For all enemas: the water should be tepid/lukewarm/finger hot. Cold liquid can cause cramping in the intestines and it obviously makes sense not to use hot liquid. Place the liquid in an enema bag or enema bucket. Air may be trapped in the tube, so allow a tiny bit of liquid to pour out into the sink with the air, then close the nozzle. Lube the nozzle (coconut oil works fine) and lie on your right side. You might want to place a pile of towels on the floor and bring a book along while you are waiting. Hang the bag onto a sturdy object (or place the bucket onto a sturdy object), insert the nozzle and open the valve on the hose. Allow the liquid to pour in gently, closing the nozzle if you feel cramps and then reopening the nozzle once the cramps have passed. Once all the liquid has passed into you, close the valve and wait it out. You might want to use a clock or timer while you wait. You can also massage your intestines with your left hand while you wait, however if the movement causes cramps or makes holding it more difficult, then just lie still. Meditation at this time could be another option while waiting.
Once the time is up, you can evacuate the liquid (if it is a retention enema, there may be no need). Don't force it out, just let it run out naturally. Massaging the intestines is good to help the liquid come out: follow the path of the intestines by going down the small intestines on the left side of the body close to the navel all the way done to the pubic bone, then above the pubic bone to the right side and up the ascending colon, along the horizontal transverse colon above the belly button and down the descending colon. Essentially, you are making a large spiral by following the anatomy of the intestines, as if you were following the course of food from the small intestine to the large intestine and out the body.
One final note: enema bags are commonly made of rubber and sold at drugstores, however there are higher quality ones made of silicone available (such as on Amazon). Large enema buckets made of stainless steel are also available online and make cleaning them easy. Indeed, one of the most important things when doing an enema is cleanliness. You want to make sure the pot or mason jar you is clean and the enema bag is clean. A good rule of thumb is to clean out the bag and hose with the hottest soapy water you can stand, rinse well, then add in the liquid and use right away. Always make sure you clean the bag and hose before using.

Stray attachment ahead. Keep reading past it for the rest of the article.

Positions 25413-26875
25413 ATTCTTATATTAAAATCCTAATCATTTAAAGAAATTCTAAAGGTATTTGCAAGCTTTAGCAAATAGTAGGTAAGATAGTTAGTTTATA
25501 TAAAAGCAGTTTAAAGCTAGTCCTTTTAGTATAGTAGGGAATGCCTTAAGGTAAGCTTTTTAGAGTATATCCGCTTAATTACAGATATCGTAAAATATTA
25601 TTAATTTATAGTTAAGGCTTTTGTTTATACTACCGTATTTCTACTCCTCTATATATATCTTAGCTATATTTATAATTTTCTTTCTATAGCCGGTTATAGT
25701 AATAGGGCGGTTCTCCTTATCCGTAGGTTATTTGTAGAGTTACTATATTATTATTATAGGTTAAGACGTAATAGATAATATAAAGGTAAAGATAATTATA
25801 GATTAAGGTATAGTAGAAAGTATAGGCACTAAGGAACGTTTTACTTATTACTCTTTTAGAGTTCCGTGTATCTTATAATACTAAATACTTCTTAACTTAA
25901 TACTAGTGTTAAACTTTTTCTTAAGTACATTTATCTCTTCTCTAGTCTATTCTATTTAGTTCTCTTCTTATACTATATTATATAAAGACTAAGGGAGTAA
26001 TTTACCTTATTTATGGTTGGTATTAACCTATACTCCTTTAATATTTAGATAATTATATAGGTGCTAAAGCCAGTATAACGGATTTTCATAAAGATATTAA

I hope this information has been most helpful. To your cleansing success,
P.S. If you are in Malaysia or are visiting the area, you can have colon hydrotherapy using a coffee enema :)
Q: Can you help me find some herbs for my parasite problem?
A: Note that herbs in both Chinese and Western medicine are divided into hot and cold categories in order to better match the right herb to a person. Another criteria we can use to find the right herb is whether a person is strong or deficient. Using these 4 criteria, we can then talk about different 4 categories or types: strong + cold, strong + hot, deficient + cold, deficient+ hot.
To do: find which type you are. Take the herbs for 10 days on, 5 days off. Repeat 3-9 more times until symptoms of parasites are gone. Make sure you eat a low glycemic, low carb diet in order to starve out the parasites (such as the paleo diet, a grain-free vegan or vegetarian diet, or the candida diet <-inclduing the Body Ecology diet).
Herbs can be found at most health food stores and online (such as Mountain Rose Herbs).
Q: Can you recommend some anti-parasitic foods for those on a budget?
A: Absolutely! Here are 12 common foods that anyone can use to help oust out those "bad bugs."
1. Cabbage in its raw form is a vermifuge. Add to salads, juice it or make 'kraut with it. Looking for 'kraut & cabbage recipes? See HERE.
2. Raw Carrots contain a substance which has anti-parasitic action. You can parboil the chopped carrots for 2 minutes to kill off any germs before consuming.
3. Radish & Daikon Radish. Parasites are not keen on spicy (or pungent) foods. You want to eat these raw or juiced.